A woman who has accused Supreme Court nominee Brett Kavanaugh of sexually assaulting her when they were high school students is willing to testify before the Senate Judiciary Committee, her lawyer said Monday.
Christine Blasey Ford identified herself in a Washington Post interview published Sunday as the author of a confidential letter sent in late July to two members of Congress. She is willing to tell her story publicly, her lawyer, Debra Katz, said Monday on NBC’s “Today” show.
“She’s willing to do whatever it takes to get her story forth,” Katz told NBC’s Savannah Guthrie, when asked if Ford would testify before the Senate Judiciary Committee, which is scheduled to vote Thursday on whether to advance Kavanaugh’s nomination to the full Senate.
“Is your client willing to testify before the Judiciary Committee publicly and tell this story?” -@savannahguthrie
“She is. She’s willing to do whatever it takes to get her story forth.” -Debra Katz, attorney for Kavanaugh accuser pic.twitter.com/V3BRF43nGK
— TODAY (@TODAYshow) September 17, 2018
Ford told the Post that Kavanaugh pinned her down and groped her during a gathering in suburban Maryland around 1982 as another male teenager watched. Katz on Monday called the attack an “attempted rape.” Kavanaugh has denied the incident ever happened.
“This is a completely false allegation,” Kavanaugh said in a statement Monday. “I have never done anything like what the accuser describes ― to her or to anyone. Because this never happened, I had no idea who was making this accusation until she identified herself yesterday.”
Top White House adviser Kellyanne Conway said Monday that Ford “absolutely” would testify before the Judiciary Committee and “should be heard.”
“Let me be very clear on behalf of the president, with whom I’ve spoken at length about this,” Conway told reporters at the White House when asked if Ford should testify. “She should not be ignored or insulted. She should be heard.”
Ford sent the letter to Rep. Anna Eshoo (D-Calif.) and Sen. Dianne Feinstein (D-Calif.) during the summer, after Kavanaugh was nominated for the high court vacancy by President Donald Trump, to share her concerns about him. She initially requested anonymity, but told the Post she decided to speak publicly once details about her story began to leak to the media.
After weeks of media speculation, Feinstein, ranking Democrat on the Judiciary Committee, confirmed last week that she had received a confidential letter about Kavanaugh. She said she referred the matter to the FBI.
Democratic members of the Senate Judiciary Committee are calling on Thursday’s scheduled vote to be delayed until the FBI investigates Ford’s allegations.
“She has taken a polygraph. She is a credible person. These are serious allegations, and these should be addressed.”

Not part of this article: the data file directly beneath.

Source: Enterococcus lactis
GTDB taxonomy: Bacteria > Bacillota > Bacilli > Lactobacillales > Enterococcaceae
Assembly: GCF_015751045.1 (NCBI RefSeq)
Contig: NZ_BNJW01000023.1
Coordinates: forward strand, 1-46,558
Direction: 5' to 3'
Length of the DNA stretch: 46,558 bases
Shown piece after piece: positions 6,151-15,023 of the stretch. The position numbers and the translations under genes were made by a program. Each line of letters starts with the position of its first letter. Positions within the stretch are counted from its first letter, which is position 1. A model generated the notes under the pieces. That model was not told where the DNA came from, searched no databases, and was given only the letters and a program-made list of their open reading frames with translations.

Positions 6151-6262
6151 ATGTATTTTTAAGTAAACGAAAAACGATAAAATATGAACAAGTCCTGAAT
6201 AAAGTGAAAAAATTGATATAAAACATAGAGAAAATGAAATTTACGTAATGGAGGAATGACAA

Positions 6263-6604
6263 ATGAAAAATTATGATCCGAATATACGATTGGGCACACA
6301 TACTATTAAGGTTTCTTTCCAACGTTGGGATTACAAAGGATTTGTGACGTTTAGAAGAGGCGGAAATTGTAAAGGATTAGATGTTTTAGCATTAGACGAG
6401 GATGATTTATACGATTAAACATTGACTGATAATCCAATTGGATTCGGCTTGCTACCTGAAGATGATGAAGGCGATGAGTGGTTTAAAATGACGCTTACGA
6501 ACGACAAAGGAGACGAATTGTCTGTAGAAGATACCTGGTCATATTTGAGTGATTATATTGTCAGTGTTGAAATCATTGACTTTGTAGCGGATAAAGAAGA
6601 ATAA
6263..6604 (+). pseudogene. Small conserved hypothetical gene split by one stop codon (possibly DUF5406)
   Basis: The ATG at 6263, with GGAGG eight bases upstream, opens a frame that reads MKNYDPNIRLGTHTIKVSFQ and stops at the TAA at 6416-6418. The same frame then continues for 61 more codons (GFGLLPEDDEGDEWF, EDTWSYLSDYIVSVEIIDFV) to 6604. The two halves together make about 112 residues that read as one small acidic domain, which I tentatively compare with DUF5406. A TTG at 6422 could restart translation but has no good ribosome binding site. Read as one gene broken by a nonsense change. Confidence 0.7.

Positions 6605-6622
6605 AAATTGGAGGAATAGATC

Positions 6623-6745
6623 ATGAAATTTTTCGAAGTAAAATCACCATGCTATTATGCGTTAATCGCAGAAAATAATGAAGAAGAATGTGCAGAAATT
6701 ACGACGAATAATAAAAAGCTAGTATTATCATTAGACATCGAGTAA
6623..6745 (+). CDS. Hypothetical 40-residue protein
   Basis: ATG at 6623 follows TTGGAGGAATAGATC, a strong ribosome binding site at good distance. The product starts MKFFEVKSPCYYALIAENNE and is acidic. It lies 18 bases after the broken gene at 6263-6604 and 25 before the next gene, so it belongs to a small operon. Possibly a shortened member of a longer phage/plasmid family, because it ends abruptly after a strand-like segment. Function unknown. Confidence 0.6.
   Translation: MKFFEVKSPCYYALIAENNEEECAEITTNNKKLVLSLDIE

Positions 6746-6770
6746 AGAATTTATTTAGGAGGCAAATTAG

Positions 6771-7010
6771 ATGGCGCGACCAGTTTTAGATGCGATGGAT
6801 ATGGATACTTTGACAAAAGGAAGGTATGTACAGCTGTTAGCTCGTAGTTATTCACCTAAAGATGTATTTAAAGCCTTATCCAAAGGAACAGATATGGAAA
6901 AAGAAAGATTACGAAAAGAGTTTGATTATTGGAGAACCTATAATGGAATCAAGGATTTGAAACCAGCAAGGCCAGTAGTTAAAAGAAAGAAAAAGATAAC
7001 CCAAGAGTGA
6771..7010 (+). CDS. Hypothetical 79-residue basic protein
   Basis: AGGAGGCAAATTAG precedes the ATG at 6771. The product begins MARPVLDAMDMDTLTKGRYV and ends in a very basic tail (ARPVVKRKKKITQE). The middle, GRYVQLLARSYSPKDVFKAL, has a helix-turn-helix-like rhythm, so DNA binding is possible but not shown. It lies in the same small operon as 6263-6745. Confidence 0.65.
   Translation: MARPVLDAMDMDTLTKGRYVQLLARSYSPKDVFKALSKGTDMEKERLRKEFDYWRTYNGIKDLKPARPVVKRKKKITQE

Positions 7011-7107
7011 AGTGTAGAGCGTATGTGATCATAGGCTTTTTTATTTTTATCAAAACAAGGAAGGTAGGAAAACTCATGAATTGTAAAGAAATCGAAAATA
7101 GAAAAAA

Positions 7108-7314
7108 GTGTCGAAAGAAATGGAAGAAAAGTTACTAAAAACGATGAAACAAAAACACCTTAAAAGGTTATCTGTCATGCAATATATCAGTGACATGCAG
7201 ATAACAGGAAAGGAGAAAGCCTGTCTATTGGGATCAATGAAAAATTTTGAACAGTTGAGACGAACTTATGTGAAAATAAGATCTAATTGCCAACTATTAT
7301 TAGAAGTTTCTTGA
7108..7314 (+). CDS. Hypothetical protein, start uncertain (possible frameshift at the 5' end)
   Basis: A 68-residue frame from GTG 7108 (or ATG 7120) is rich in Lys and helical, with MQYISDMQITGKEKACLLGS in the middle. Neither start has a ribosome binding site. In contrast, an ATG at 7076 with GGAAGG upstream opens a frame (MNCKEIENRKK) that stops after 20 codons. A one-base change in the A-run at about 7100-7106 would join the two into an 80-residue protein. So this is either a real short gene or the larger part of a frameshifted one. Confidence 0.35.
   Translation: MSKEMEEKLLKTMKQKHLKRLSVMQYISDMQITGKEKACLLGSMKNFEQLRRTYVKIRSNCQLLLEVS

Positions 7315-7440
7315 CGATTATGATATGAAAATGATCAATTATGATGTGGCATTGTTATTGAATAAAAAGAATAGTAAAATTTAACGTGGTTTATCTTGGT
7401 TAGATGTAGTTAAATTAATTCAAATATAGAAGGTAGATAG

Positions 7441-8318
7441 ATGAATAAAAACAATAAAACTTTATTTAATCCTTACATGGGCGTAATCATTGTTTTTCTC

Watch @savannahguthrie’s full interview with Debra Katz, attorney for Kavanaugh accuser pic.twitter.com/AIplgPpgqi
— TODAY (@TODAYshow) September 17, 2018
Sen. Jeff Flake (R-Ariz.), also a member of the committee, suggested Sunday that the panel should delay the vote until they hear from Ford. Sen. Lisa Murkowski (R-Alaska), a key GOP swing vote on Kavanaugh’s nomination, suggested she would be open to pushing back the vote as well.
A spokeswoman for committee Chairman Chuck Grassley (R-Iowa) on Sunday called into question Ford’s motive for coming forward, and suggested Republicans would continue to push for a vote on Kavanaugh without hearing from Ford.
“It’s disturbing that these uncorroborated allegations from more than 35 years ago, during high school, would surface on the eve of a committee vote after Democrats sat on them since July,” Taylor Foy, a spokeswoman for Grassley, said in a statement.
Following comments from Republican committee members that they’d be willing to hear from Ford, Grassley’s office said the committee would work to set up a time to meet with her.
“Given the late addendum to the background file and revelations of Dr. Ford’s identity, Chairman Grassley is actively working to set up such follow-up calls with Judge Kavanaugh and Dr. Ford ahead of Thursday’s scheduled vote,” his office said in a statement Sunday.
The White House reiterated its support for Kavanaugh on Monday.
“On Friday, Judge Kavanaugh ‘categorically and unequivocally’ denied this allegation,” White House spokeswoman Kerri Kupec told The Washington Post in a statement. “This has not changed. Judge Kavanaugh and the White House both stand by that statement.”
This article has been updated to include Kavanaugh’s statement and Conway’s comments.
CORRECTION: An earlier version misidentified Sen. Lisa Murkowski as a Senate Judiciary Committee member. She is not.
This article originally appeared on HuffPost.